Following the launch episode of ‘Marketing can change the world’ initiative, brought to you by The Drum and Facebook, the three teams from London, New York and Singapore reassembled for their second virtual meetup to present and refine the insights uncovered during the first phase of the project before shaping their creative strategy.
The mission for this session was to find and define the big idea that would address the overarching brief set out at the beginning of the project - to find solutions to the business and societal challenges faced by three minority groups: women-run SMEs in the US; immigrant-led small businesses in the UK; and the over-65s fueling a ‘grey business’ boom in APAC.
Team US: Self-doubt in female founders creates a powerful anchoring point
In the US, the team returned with a pretty clear direction having completed their initial ‘fact-finding mission’ which uncovered a powerful briefing framework and anchoring point from which the team agreed they could focus on “self-doubt in women.”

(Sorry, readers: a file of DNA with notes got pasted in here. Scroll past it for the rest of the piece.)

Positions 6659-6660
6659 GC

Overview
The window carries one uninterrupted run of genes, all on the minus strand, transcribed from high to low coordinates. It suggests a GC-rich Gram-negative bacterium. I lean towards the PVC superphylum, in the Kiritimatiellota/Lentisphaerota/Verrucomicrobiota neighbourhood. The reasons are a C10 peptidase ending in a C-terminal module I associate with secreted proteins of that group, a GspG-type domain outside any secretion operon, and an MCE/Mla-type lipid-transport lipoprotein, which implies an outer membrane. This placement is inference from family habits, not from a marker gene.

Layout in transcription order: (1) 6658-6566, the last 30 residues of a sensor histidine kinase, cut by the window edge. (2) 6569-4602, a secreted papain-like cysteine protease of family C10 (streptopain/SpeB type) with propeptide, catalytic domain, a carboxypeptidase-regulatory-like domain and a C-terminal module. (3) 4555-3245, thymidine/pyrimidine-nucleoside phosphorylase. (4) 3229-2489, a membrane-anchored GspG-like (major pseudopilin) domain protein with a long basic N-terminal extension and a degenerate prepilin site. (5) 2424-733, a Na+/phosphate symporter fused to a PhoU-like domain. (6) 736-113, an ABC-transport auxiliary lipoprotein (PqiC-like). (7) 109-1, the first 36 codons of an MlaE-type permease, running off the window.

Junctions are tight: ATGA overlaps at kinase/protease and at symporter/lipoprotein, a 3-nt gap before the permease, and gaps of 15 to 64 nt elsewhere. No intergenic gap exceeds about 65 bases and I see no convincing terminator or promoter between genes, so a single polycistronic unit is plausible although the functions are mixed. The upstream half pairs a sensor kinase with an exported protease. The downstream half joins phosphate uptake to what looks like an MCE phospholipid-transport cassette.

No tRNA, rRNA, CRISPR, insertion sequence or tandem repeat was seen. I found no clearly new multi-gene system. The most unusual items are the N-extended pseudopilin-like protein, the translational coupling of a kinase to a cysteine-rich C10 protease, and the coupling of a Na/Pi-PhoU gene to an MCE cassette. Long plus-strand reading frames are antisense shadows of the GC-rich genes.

With a focus on finding the tension and the barrier they needed to push against in order to help these women-owned SMEs, further research uncovered the macro barriers which led the team to believe that the catalyst for changing the narrative would be to create a powerful avenue to help women owned SMEs believe more in themselves.
Creative strategist and Instagram specialist at Facebook, Brittany Johnson said: “It’s an interesting tension and so relevant right now. It’s about helping [women-run SMEs] boost their confidence. Sharing some of these inspirational stories can help shift mindsets - not only for women but everyone, changing the narrative in society.”
Aware that the team cannot solve all of society’s problems with one campaign, they geared towards tapping into unique and specific stories of women and the barriers they’ve had to overcome to be able to succeed. But starting a new business requires a higher level of motivation to take that first step, whereas maintaining a business through challenging times requires an energy shift - “it’s the difference between a sprint and a marathon” - according to the team.